If an individual has not made a Lasting Power of Attorney, families and loved ones often have to apply to the Court of Protection (COP) to be appointed to act as a Deputy for the individual when they lack the mental capacity to make decisions for themselves. This could be managing their finances or decisions about their health and welfare.
Sometimes, a sudden and drastic deterioration in a loved-one’s health can mean that care is needed and the family must access the bank accounts, or even sell the family home, to pay for it. In the absence of having a Lasting Power of Attorney in place, the individual’s loved ones have no authority to deal with any of the finances. Their only option is to apply to the Court of Protection to be appointed as a Deputy. If you need to make a Deputyship application, Paladin Advocates & Attorneys can help you with the process of making the application and applying to the Court. We can also provide advice and representation if your application has been contested by another party.
The Deputyship application is a long and complex process, with the Court of Protection typically taking a number of months to complete applications. Usually the Deputy would be a relative, but a close friend or an independent person such as a bank manager, accountant or a solicitor could also be appointed. In some cases, where there is nobody suitable to act as deputy, the Court may appoint an organisation, for example a Local Authority or the Office of the Public Guardian to act as Deputy.
Responsibilities of Court Appointed Deputies
Deputies’ responsibilities depend on the needs of the person on whose behalf they are appointed to act, but similar to Lasting Powers of Attorney, most frequently the powers granted to the Deputy relate to:
- The person’s property and financial affairs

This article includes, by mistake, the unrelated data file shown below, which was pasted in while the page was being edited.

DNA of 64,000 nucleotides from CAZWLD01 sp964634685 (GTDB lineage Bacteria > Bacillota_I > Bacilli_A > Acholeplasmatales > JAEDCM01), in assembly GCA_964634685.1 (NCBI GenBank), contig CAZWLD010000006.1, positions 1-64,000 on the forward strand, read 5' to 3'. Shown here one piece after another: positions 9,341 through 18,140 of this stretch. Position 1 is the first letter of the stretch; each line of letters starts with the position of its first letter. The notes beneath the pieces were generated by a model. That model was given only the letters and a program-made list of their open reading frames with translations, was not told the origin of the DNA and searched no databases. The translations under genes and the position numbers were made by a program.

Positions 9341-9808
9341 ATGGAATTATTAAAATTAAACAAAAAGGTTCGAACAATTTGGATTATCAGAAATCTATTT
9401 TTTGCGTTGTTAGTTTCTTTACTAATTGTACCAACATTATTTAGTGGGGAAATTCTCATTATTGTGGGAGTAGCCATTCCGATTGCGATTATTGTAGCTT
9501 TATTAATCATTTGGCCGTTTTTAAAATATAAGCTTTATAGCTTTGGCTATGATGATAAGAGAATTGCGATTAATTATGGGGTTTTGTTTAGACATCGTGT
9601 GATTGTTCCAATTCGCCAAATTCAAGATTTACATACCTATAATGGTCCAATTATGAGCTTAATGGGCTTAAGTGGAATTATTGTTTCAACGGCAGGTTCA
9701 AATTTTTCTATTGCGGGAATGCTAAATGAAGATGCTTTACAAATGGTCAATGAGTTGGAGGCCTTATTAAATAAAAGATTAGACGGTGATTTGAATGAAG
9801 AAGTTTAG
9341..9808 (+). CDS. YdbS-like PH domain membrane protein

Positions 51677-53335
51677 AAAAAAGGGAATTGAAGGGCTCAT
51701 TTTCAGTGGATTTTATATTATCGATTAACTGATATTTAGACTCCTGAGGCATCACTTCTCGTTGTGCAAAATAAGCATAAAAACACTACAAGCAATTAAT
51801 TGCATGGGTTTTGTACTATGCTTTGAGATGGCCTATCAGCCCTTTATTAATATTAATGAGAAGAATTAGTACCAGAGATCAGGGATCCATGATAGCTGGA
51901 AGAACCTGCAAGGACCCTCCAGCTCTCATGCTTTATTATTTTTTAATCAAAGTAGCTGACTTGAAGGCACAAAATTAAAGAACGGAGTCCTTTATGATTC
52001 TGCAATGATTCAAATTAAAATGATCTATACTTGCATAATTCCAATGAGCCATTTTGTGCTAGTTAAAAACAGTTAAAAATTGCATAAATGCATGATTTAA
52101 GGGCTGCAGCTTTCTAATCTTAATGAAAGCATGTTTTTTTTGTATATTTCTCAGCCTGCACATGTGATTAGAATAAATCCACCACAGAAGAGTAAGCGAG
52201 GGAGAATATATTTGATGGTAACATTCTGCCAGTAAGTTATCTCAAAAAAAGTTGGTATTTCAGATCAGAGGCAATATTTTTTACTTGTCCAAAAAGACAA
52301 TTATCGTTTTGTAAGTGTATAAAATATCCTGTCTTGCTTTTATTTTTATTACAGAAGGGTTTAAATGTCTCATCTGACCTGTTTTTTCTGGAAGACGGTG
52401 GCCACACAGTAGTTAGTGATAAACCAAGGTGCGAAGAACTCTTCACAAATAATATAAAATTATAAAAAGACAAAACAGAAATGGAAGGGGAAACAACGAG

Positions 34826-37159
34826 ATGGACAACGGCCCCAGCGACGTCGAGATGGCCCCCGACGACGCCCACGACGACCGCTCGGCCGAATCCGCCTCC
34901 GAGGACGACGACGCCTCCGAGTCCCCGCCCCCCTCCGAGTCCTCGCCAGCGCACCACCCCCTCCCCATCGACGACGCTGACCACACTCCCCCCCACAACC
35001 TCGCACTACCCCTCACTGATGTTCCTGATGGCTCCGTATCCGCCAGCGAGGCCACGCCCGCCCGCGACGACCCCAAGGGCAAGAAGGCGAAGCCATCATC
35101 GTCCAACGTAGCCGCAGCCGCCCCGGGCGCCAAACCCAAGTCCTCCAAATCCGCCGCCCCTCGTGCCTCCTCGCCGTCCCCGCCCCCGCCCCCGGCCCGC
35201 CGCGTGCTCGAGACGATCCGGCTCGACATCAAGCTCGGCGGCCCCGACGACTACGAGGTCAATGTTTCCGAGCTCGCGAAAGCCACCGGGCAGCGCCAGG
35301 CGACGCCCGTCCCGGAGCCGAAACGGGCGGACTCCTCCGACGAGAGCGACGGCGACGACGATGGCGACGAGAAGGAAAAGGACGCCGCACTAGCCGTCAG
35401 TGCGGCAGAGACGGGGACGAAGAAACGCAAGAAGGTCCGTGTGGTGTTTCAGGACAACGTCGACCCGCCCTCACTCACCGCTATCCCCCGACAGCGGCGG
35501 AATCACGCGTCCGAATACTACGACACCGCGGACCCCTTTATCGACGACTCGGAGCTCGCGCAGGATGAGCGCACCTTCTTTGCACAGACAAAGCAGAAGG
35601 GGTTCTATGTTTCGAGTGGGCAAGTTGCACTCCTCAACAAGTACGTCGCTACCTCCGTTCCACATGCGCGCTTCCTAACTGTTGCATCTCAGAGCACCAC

- The person’s health and welfare, which could include decisions about medical treatment or social care or where they live.
Similar to Lasting Powers of Attorney, different people can be appointed to take responsibility for each area.
Responsibilities under the Mental Capacity Act
Court appointed Deputies are required to adhere to the five principles of the Mental Capacity Act 2005. Essentially this means that they have to take steps to help the person lacking capacity to make their own decisions, where it is practicable. It also means that where a Deputy makes a decision on behalf of someone lacking capacity, they must do so in that person’s best interests.
Monitoring of Court Appointed Deputies
The Office of the Public Guardian monitors and audits the performance of Deputies. Each Deputy has to complete an annual report using the Deputy Declaration Form.
The Deputy Declaration Form asks for details of decisions that have been made during the past 12 months, and the steps that have been taken to involve the person lacking capacity in the decision-making process. Property and Affairs Deputies also have to provide detailed information about financial transactions to include invoices and receipts.
If you are appointed as a Deputy, you should therefore keep detailed records, including your own notes and copies of any documents relating to decisions you have made, including bank statements, receipts and invoices, and any letters or reports.